The chairman of the Knesset’s Justice Committee has drawn up a bill designed to increase the influence of Jewish religious law (halacha) in the rulings of judges.
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In recent months MK Nissan Slomiansky (Habayit Hayehudi) has been promoting this legislation, which would set up an institute to “translate” ancient Jewish legal literature into contemporary legal language. This material would be available to judges when making their decisions, and also to lawyers.
“Any judge who wishes to avail himself of this service will submit his question to the institute and it will prepare an answer based on Hebrew law,” Slomiansky said. “Hebrew law” refers to Jewish religious law as applied to disputes adjudicated by secular courts.
The bill is a new version of a previous “Hebrew Law bill,” which recommended that judges turn to Jewish religious law in cases where there is no precedent to guide their decision. In Slomiansky’s bill, judges in such cases would be urged to turn first to international law for guidance, and only afterward to Jewish religious law.
However, because the new bill’s provision gives judges greater accessibility to Jewish legal rulings, Slomiansky said, “In my estimation the bill will lead to the increased entry of Hebrew law into court rulings.”
Lawmakers from the Kulanu party, which opposed the bill in its previous version, said they are considering joining Slomiansky as the bill’s proponents. Said Kulanu whip MK Roy Folkman: “I didn’t commit to signing the bill but said I would consider it.”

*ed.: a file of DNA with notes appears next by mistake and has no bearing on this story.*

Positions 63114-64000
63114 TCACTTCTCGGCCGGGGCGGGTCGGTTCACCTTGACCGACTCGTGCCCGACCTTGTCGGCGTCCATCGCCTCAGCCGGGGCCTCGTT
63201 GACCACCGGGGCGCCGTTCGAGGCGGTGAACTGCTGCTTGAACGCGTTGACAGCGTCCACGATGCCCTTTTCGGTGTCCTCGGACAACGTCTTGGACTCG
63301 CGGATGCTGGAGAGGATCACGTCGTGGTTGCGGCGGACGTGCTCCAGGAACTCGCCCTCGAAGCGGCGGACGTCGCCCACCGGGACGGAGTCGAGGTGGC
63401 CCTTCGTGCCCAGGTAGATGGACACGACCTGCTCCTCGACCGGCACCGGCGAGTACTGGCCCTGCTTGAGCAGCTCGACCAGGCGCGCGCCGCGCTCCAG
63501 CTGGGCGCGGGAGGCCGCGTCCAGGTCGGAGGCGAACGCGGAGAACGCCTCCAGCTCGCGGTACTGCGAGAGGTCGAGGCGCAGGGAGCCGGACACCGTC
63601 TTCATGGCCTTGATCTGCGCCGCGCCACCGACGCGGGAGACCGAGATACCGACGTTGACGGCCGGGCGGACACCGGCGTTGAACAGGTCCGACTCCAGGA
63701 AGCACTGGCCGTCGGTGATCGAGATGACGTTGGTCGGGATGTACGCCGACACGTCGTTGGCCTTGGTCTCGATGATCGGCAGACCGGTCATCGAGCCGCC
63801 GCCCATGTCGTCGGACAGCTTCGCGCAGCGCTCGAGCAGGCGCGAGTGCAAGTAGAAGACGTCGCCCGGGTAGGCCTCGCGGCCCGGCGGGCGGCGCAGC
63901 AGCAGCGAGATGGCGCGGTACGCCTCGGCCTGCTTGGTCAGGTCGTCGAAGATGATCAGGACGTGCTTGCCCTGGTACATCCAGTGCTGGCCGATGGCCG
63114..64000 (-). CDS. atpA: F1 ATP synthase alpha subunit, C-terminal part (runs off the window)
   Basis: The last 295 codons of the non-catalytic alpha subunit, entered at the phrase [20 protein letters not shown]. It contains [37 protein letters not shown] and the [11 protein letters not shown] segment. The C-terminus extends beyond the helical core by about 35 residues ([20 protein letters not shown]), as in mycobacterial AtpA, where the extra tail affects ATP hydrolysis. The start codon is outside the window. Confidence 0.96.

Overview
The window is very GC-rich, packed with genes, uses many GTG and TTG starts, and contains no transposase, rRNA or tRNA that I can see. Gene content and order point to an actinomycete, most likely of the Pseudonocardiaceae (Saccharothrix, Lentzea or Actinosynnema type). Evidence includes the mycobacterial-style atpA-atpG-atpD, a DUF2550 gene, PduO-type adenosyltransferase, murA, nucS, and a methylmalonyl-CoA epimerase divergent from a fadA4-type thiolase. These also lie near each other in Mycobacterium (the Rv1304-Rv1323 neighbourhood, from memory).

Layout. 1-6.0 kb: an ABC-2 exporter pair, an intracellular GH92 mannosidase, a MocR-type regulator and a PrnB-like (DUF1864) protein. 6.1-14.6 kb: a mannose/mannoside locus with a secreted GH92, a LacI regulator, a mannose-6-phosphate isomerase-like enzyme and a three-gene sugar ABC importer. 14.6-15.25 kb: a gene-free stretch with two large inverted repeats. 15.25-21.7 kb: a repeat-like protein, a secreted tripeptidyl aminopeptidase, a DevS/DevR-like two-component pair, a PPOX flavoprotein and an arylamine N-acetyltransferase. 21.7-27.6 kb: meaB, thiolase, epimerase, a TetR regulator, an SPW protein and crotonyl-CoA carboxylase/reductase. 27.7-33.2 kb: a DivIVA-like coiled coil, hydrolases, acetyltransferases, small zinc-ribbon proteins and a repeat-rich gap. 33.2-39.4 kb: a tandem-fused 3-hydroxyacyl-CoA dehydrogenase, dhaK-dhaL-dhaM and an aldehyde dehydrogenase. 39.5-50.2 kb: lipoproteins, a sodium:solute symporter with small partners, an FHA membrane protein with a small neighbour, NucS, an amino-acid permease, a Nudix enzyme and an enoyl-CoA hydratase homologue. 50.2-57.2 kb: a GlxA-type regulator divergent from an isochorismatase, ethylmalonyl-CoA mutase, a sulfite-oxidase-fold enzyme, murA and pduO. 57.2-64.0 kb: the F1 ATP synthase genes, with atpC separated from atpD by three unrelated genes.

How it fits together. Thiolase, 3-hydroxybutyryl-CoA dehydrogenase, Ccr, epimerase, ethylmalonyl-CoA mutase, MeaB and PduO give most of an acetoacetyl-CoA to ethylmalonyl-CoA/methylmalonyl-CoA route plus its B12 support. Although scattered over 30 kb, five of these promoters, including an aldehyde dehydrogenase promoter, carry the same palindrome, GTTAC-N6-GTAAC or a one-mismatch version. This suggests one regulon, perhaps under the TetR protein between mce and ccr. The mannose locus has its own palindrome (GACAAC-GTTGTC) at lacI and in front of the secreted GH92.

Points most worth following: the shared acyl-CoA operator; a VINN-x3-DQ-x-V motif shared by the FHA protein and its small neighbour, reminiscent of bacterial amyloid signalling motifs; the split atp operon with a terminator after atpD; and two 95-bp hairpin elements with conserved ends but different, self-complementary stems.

Slomiansky is aware of concerns raised by the proposed bill. “The law doesn’t stipulate that everyone will have to go to the mikveh (ritual bath) or cover their head,” he said. “There is no intention of educating anyone to become religious and lay teffilin (phylacteries). There is an answer for everyone here. From a social standpoint old Hebrew law is more advanced than current enlightened systems. Social demands in Hebrew law are stricter.”
According to the Legal Foundations Law of Israel, passed in 1980, judges are obliged to turn to “the principles of liberty, justice, integrity and peace, deriving from Israel’s heritage” in considering decisions that have no resolution based on legislation or prior rulings. Slomiansky claims that the term “Israel’s heritage” is problematic. “This could send judges to search the Hebrew Encyclopedia. The new law therefore stipulates clearly the term ‘the foundations of Hebrew law’ as a source of interpretation.”
In his words, “A judge who is scholarly won’t need this law in order to draw inspiration from Hebrew law. An anti-religious judge won’t use this law since it doesn’t compel him to. However, most judges are reasonable people and may use Hebrew law, which is currently not easily accessible.”
The new institute would be set up by the Bar Association and Justice Ministry.